In Berlin you will find the most varied types of museums, from the most traditional to the most unusual and eccentric. In the city, there are world-renowned museums that have in their collections real treasures of antiquity. But if you prefer modern and contemporary art, you wont have a lack of options as well. After all, there are about 175 museums in Berlin! There is a museum for every taste.

The whole city becomes like a big exhibition. During the Long Night of Museums you will have the unique opportunity to learn from the most significant exhibitions in an unusual atmosphere and experience constantly new perspectives. Hidden exhibition rooms will suddenly open. You can quickly and comfortably go from one museum to the other thanks to the shuttle bus service offered on that night.
For more information please visit the Official Website


Berlin flag heart shaped

Schwerbelastungskörper – heavy load-bearing body

In 1941, with the help of the architect Albert Speer, Adolf Hitler wanted to redesign Berlin as “Germania”, the capital of the new German Reich. The arch, which would be in the style of the Nazi architectural movement, was supposed to be about 3 times as large as the Arc de Triomphe in Paris and was part of a plan to redesign the center of Berlin as an imposing, monumental capital reflecting the spirit of the Third Reich as envisioned by Hitler.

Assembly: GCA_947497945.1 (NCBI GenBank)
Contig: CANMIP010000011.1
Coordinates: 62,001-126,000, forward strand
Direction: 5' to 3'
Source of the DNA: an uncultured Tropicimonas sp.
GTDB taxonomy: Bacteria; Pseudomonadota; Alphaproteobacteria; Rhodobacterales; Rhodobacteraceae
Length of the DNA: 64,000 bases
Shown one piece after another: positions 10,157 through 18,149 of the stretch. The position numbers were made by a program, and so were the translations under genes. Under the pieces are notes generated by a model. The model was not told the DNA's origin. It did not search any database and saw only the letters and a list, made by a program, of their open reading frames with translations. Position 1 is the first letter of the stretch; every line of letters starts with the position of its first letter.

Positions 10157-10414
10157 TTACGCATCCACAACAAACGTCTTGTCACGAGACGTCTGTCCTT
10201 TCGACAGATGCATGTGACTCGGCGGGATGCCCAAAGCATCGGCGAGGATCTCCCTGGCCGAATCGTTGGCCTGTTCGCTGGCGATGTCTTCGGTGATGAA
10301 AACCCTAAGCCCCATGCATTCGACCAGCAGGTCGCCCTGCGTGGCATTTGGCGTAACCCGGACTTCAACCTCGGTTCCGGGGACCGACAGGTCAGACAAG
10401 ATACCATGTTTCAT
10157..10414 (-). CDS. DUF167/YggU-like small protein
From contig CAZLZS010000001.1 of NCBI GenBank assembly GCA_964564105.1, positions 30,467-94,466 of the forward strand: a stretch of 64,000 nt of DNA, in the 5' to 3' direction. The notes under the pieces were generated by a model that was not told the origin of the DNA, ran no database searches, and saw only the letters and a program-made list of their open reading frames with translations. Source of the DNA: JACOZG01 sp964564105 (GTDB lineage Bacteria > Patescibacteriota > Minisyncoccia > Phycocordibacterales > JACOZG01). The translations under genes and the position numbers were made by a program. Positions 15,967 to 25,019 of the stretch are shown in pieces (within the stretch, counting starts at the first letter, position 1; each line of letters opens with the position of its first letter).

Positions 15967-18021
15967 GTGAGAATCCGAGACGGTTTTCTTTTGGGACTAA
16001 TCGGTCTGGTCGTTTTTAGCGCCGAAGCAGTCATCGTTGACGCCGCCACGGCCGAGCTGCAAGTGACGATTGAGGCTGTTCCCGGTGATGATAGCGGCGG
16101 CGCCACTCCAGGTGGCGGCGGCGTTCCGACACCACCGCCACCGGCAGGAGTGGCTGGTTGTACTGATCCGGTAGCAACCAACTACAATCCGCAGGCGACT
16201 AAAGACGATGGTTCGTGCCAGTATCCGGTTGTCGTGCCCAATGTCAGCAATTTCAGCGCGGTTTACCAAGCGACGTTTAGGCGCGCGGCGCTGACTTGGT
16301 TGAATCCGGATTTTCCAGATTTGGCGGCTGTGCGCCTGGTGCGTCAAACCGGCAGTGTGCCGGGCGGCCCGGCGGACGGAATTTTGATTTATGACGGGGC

The “Schwerbelastungskörper” was constructed for testing the ground’s maximum loading capacity.

This big concrete cylinder is onto the list of historic buildings and has been protected since 1995 because the structure could not be safely demolished, as nearby there are train tracks and apartment buildings.

Who could have guessed that 12,000 tons of concrete, placed there purely to see if they could sink, would be so ugly?


Öffnungszeiten (Opening time):

Tue-Wed 2p.m-6p.m

Thu 10p.m-6p.m

Sun 1p.m-4p.m (audio guide at 1pm for 6€)  Website

AddressClick here to see on map

Museen Tempelhof Schöneberg – General-Pape-Straße/Löwenhardtdamm, an der Kolonnenbrücke

12101 Berlin, Germany